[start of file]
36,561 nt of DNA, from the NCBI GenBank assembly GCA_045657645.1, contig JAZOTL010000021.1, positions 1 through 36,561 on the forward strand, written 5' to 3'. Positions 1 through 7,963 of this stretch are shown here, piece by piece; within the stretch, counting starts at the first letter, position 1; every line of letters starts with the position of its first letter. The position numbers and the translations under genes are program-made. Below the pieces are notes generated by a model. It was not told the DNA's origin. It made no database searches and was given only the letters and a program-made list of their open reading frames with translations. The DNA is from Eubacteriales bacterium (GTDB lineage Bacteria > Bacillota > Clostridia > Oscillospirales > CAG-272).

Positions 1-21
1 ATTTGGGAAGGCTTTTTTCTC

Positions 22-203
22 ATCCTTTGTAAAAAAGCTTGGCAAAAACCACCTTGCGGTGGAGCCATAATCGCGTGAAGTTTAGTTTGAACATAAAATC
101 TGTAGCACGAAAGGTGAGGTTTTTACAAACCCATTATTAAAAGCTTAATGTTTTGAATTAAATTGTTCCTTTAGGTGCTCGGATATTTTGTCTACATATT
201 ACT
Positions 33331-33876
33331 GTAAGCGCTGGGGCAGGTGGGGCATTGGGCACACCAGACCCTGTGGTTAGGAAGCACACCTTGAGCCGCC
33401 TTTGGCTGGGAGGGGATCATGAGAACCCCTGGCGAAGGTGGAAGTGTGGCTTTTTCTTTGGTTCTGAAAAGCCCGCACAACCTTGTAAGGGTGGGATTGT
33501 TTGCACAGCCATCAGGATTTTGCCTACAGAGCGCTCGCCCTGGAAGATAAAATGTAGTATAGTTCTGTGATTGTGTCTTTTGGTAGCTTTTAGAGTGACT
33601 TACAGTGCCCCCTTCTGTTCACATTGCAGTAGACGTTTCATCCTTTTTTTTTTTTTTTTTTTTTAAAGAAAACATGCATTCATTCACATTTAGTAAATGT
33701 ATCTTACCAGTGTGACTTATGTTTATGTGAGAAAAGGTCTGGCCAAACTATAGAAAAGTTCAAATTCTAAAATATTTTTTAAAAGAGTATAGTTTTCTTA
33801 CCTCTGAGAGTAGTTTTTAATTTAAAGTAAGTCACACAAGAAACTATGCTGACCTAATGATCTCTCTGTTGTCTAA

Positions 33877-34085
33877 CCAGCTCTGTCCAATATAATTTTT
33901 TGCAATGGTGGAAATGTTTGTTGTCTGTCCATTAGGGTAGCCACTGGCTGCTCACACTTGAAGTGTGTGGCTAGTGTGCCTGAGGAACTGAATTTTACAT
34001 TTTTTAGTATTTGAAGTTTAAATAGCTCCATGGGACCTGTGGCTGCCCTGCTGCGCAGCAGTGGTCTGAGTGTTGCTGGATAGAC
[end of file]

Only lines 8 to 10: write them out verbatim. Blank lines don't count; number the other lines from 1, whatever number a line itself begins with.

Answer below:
Positions 33331-33876
33331 GTAAGCGCTGGGGCAGGTGGGGCATTGGGCACACCAGACCCTGTGGTTAGGAAGCACACCTTGAGCCGCC
33401 TTTGGCTGGGAGGGGATCATGAGAACCCCTGGCGAAGGTGGAAGTGTGGCTTTTTCTTTGGTTCTGAAAAGCCCGCACAACCTTGTAAGGGTGGGATTGT